When intolerance trumps reason

One of the funniest – yet unintentional – ironies I’ve heard of in recent years was the time a local ‘peace action group’ were charged with possession of unlicensed firearms. That’s right. Apparently, in order to stop human violence it was necessary to fight and kill.

It always intrigues me how easily a cause or ideology leads certain types of people away from reason and tolerance and down alleys where their own intolerance and hypocrisy is invisible to them. I saw other examples during my student days, when I generally agreed with the view-set proposed by campus leaders. What I didn’t agree with was they way they were pushing it via judgemental, humourless, thin-skinned intolerance in which any who did not openly show unquestioned adherence to the ‘party line’ in every detail, including its words, was demonised as being an advocate of what the student leaders objected to in wider society.

Policing even got down to monitoring how words were spoken: I recall one student flat I used to visit where one of the flatmates would repeatedly interrupt others’ conversations, opening with a loud ‘hem hem’, and ‘correct’ their pronounciation, usually via some wildly over-pronounced mangling of the word in question. Anybody who reasonably objected to such displays of authoritarian intolerance risked being told they were (wait for it)… a Nazi.

The hypocrisy was, of course, lost on those doing it; and in many ways it was simply an expression of half-educated, angry youth raging at their own powerlessness. The particular cause they had chosen for the purpose was less the issue. More crucial was the abusive intolerance with which their emotional need was pursued.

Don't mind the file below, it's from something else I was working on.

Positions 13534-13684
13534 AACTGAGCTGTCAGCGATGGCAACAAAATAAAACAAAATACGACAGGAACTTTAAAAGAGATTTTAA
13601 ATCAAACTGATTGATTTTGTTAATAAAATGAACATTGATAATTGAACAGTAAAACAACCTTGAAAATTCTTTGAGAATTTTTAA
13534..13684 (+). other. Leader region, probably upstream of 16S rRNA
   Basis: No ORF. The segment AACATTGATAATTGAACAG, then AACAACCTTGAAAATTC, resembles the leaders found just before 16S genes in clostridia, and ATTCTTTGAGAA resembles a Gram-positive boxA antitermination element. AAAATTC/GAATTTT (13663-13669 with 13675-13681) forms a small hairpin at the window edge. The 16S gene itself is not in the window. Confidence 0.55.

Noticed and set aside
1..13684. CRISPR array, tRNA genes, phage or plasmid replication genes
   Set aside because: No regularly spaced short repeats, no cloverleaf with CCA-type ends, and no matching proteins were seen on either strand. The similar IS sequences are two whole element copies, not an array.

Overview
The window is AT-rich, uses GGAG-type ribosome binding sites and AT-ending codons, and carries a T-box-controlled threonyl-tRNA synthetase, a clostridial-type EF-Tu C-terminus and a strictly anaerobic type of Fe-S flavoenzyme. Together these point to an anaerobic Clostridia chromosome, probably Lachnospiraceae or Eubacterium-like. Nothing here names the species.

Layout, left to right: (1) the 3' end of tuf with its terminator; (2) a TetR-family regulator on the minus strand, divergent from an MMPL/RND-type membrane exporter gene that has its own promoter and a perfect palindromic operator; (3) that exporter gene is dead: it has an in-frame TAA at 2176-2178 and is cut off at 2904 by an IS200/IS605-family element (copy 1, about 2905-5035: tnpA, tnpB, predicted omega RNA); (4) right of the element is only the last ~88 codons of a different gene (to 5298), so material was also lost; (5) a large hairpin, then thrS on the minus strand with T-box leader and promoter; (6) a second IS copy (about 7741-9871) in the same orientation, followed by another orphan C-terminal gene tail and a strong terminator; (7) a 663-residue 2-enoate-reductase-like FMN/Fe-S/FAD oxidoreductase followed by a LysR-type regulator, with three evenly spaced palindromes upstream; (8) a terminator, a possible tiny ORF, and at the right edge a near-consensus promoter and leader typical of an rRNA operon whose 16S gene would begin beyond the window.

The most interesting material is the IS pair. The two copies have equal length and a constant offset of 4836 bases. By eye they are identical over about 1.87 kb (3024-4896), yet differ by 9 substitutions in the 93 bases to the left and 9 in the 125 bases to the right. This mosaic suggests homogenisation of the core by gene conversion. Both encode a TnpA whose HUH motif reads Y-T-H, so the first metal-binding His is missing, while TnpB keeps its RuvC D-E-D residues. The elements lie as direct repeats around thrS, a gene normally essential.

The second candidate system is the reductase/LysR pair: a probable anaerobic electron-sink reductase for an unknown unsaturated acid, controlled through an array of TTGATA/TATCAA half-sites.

I don’t buy the notion that such conduct can be defined as typical of one side or the other of the western political spectrum. And there is reason for this. An authoritarian follower response – which is what I am talking about here – reflects a much more fundamental aspect of human nature than the artifice of a particular political compass that emerged from the eighteenth century age of reason and the industrial revolution.

It seems to me that behaviours such as ‘authoritarianism’, particularly the zealous anger typical of authoritarian followership (which is what the students I knew were doing) reveal a different aspect of human nature, one independent of time, culture or politics, and which has potential to be held by anybody. What drives it, I suspect, has less to do with political orientation than with a fundamental human desire to validate self in a community. Authoritarian followership is an easy way to do so. It rewards intolerance. And it is an easy device for community-building; a definition of ‘them’ versus ‘us’ which rewards demonising ‘them’ as a shared activity.

The problem, as I see it, is when such behaviours are attached to laudable ends, such as human equality, good-will and tolerance. This gives that behaviour enormous power; if you object to being bullied by authoritarians, it means you must not want the laudable aim they are bullying you over. It’s a no-win situation for people who are reasonable, who actually do want the same thing for humanity – but who don’t like the methods by which the intolerant seek to obtain it.


Copyright © Matthew Wright 2019

10 thoughts on “When intolerance trumps reason

  1. Strikes me as some weird and dark combination of Shakespeare’s line about nothing holding fashion but wars and lechery and the guy in Vietnam who said “we had to destroy the village to save it.”

    And then there’s Mr. Yeats’ line about too long a sacrifice making a stone of the heart.

    We know all these things, I think, but somehow we can’t stop ourselves from doing them, and we’re almighty surprised when we do them ourselves. Then we’re REALLY surprised when we meet the new boss, who’s the same as the old boss.

    Violence in the name of non-violence strikes me as prima facie evidence of insanity.